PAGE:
I just finished a program where I taught middle schoolers about public speaking and quite a few thought only speakers needed to learn speaking skills. They wanted to know why they needed to learn about speaking if they planned to be a nurse, an engineer or any career where speaking wasn’t the main focus.
But, they missed what many of us miss. We don’t speak only in front of a lectern. We speak in meetings, interviews, critical conversations, and any situation where we might need to influence.
However, many of the skills needed for conversational speaking apply to making a great stage speech.
Here are some everyday (and stage) speaking tips to which you should pay attention:
1. Your energy is critical. Bring your best energy because the audience reflects it. It’s harder to wake them up if you put them to sleep. This is the same psychology behind a firm handshake. Your energy says something about what they can expect from you. So, start with high energy and take them on a ride.
2. Jump right in. You don’t need to let them know how glad you are that they invited you. Show them WHY they invited you and get right into your amazing story. They are anticipating your success. You can see it in their eyes. So, take them on the journey they want.
3. It starts before you utter a word. When you stride into the room, people are paying attention. When you walk up to the front, people are paying attention. Before you open your mouth, people are paying attention. So, walk purposefully and with confidence. Smile, but focus on your destination.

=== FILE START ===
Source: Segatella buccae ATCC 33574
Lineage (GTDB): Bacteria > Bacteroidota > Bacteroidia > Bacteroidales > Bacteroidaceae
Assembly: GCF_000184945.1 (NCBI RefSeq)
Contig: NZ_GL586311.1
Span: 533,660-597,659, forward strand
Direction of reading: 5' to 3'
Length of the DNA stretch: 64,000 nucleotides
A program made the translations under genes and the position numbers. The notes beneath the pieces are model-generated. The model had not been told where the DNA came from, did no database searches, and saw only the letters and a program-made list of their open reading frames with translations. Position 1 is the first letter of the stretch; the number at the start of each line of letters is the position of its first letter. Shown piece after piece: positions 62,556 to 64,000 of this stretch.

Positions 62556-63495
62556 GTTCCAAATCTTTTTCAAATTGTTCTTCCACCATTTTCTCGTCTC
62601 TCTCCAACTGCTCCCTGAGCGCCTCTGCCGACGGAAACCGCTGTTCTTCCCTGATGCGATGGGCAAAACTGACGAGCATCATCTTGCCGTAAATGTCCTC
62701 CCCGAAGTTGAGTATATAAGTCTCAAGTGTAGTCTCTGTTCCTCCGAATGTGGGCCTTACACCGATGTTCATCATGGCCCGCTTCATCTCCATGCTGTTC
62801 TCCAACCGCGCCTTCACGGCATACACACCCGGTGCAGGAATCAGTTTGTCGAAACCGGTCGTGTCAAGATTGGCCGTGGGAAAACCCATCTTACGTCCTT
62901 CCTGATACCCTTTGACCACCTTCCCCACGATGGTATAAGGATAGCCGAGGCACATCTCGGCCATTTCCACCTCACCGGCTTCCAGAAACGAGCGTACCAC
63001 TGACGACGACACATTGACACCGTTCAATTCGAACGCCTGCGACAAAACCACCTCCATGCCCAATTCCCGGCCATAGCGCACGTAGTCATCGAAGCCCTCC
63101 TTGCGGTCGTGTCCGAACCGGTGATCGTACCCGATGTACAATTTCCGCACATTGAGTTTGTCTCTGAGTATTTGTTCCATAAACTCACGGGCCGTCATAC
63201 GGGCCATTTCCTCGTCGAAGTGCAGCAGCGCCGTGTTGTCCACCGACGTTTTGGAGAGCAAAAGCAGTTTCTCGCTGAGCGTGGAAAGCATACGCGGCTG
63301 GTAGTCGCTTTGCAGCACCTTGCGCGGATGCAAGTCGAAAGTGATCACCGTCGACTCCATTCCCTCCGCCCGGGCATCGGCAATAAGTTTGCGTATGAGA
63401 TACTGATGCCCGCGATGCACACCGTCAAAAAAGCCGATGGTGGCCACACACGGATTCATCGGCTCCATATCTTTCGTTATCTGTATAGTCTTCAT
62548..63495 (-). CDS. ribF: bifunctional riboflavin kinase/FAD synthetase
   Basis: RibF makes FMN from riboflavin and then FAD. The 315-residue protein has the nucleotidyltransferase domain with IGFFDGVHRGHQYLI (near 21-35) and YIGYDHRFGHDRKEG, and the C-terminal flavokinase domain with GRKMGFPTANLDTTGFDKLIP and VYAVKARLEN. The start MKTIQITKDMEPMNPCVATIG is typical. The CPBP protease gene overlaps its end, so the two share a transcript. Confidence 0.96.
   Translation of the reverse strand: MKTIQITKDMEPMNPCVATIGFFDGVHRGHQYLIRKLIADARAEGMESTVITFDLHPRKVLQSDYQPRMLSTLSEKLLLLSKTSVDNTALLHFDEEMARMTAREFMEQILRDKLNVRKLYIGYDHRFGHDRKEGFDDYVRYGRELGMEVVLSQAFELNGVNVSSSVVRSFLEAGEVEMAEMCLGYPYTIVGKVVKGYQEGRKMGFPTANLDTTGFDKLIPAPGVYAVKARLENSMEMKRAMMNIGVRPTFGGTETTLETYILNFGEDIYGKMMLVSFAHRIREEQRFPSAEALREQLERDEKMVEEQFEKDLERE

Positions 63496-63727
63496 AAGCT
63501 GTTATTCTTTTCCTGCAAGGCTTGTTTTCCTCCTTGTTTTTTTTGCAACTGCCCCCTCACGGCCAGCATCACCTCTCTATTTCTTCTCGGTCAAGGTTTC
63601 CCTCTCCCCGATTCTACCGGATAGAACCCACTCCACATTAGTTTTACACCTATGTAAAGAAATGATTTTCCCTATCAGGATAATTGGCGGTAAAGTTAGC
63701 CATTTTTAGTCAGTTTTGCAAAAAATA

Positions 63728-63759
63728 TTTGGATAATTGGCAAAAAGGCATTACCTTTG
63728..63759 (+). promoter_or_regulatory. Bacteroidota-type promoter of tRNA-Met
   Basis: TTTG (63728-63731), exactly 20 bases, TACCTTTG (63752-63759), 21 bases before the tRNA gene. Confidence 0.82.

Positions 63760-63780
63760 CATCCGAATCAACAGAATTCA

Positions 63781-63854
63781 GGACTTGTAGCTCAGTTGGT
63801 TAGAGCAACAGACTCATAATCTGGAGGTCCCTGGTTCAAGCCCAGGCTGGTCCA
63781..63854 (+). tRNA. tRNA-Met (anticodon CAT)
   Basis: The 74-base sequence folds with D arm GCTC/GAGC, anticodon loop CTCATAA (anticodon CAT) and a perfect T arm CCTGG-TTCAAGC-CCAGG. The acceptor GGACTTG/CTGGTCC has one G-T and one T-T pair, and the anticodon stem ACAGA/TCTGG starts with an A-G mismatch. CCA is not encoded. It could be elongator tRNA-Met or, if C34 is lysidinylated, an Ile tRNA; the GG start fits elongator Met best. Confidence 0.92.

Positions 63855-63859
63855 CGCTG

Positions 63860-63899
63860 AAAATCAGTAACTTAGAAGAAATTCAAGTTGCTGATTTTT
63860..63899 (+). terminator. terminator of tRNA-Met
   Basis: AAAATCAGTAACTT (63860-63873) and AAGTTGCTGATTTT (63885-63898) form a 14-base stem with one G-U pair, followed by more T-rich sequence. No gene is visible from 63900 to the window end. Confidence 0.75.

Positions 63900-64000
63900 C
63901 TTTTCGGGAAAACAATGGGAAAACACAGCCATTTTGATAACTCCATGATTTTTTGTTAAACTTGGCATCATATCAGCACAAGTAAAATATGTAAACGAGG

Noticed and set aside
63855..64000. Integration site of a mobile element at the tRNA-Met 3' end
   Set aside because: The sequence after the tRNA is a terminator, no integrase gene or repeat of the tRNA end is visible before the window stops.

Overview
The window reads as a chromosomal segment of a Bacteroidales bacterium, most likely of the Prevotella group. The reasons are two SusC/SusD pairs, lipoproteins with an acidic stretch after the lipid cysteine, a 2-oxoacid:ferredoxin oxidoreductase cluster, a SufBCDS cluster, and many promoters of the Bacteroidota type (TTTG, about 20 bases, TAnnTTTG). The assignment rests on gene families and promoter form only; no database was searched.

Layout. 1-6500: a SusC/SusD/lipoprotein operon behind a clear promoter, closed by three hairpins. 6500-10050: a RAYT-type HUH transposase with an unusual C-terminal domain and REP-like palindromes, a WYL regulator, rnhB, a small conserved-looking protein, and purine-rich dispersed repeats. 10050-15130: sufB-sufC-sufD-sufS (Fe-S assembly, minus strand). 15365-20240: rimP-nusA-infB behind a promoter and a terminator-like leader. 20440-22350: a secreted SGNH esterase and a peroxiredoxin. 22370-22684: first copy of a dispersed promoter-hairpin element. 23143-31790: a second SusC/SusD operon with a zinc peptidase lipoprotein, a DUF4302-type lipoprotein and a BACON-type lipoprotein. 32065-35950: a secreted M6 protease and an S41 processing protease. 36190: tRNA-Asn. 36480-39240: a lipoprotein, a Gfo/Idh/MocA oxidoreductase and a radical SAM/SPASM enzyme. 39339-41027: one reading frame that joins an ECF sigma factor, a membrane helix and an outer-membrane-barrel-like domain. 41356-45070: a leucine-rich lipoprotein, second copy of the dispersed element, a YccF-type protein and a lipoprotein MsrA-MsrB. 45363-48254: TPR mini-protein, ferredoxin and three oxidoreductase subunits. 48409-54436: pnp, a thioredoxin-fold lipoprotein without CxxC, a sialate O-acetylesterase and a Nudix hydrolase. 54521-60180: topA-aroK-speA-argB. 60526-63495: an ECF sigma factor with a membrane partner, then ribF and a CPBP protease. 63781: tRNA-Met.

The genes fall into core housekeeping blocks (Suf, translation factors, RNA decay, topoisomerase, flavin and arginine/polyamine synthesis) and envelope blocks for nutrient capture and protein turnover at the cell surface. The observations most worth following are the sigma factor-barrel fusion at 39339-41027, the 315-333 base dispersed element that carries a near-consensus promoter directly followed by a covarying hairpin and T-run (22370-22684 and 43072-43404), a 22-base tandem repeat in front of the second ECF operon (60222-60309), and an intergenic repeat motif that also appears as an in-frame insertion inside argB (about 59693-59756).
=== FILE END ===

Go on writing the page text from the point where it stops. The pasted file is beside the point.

4. Use your hands. Most of us talk with our hands anyway, right? True, but often, it’s the closed, tight variety as if we were attempting to hide pit stains. Broaden your shoulders and use your entire space. Use your arm to simulate driving down the road when talking about a journey. Drive the car if you are talking about driving. Make a globe if you are talking about everyone. Be free and confident.
5. Listen. That’s right, listen. If I’m the speaker, how do I talk and listen? You don’t. You listen when you’re NOT talking. You make space to pause so you can hear the audience’s emotions and thoughts. You pause to let the energy ride. You take a moment to let the story permeate the room. Take them up, down, left, right. It’s not a boxing match, so you don’t need to punch the entire time. Pause, listen and let them anticipate.
You might be on stage, but this is still a conversation. Focus less on performing and more on connecting.